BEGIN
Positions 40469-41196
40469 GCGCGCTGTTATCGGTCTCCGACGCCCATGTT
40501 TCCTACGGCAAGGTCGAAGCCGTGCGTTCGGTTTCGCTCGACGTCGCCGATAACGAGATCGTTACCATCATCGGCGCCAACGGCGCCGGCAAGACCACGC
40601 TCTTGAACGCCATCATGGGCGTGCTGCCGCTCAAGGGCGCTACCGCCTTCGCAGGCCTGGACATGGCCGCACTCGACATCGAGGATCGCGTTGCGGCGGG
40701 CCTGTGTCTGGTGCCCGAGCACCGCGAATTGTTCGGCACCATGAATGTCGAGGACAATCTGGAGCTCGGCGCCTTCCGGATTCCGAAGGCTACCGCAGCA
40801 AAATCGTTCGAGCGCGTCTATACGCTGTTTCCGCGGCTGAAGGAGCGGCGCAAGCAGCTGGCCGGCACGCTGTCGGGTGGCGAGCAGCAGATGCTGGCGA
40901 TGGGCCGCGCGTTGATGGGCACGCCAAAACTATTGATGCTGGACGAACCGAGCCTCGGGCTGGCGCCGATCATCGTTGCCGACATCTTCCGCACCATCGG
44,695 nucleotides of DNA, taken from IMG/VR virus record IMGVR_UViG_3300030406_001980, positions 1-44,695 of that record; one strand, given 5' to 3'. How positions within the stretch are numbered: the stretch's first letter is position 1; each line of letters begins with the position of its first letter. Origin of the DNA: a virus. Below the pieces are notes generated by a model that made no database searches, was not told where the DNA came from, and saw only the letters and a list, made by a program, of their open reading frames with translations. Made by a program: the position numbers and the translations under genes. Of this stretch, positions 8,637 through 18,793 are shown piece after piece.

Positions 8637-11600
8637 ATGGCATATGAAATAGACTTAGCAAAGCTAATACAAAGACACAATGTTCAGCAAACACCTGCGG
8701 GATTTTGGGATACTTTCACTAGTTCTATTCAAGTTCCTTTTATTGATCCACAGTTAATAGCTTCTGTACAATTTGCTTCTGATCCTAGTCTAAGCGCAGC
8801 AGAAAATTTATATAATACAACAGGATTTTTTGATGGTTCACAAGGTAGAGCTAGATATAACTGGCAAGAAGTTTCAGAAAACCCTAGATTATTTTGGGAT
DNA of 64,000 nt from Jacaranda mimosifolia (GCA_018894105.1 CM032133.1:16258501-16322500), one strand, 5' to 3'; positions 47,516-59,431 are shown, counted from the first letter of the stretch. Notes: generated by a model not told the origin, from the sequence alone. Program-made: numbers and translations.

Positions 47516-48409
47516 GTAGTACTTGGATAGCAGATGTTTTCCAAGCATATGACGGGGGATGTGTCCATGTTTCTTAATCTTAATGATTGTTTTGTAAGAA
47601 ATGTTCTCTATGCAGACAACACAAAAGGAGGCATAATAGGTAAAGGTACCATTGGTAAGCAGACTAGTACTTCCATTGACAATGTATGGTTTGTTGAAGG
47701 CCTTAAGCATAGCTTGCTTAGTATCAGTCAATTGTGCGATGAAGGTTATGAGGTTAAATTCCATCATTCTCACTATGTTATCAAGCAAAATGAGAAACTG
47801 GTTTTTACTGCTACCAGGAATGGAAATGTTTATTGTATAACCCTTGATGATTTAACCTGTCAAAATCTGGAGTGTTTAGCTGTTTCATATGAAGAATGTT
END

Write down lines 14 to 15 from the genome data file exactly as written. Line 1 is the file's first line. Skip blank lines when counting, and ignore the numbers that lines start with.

Positions 47516-48409
47516 GTAGTACTTGGATAGCAGATGTTTTCCAAGCATATGACGGGGGATGTGTCCATGTTTCTTAATCTTAATGATTGTTTTGTAAGAA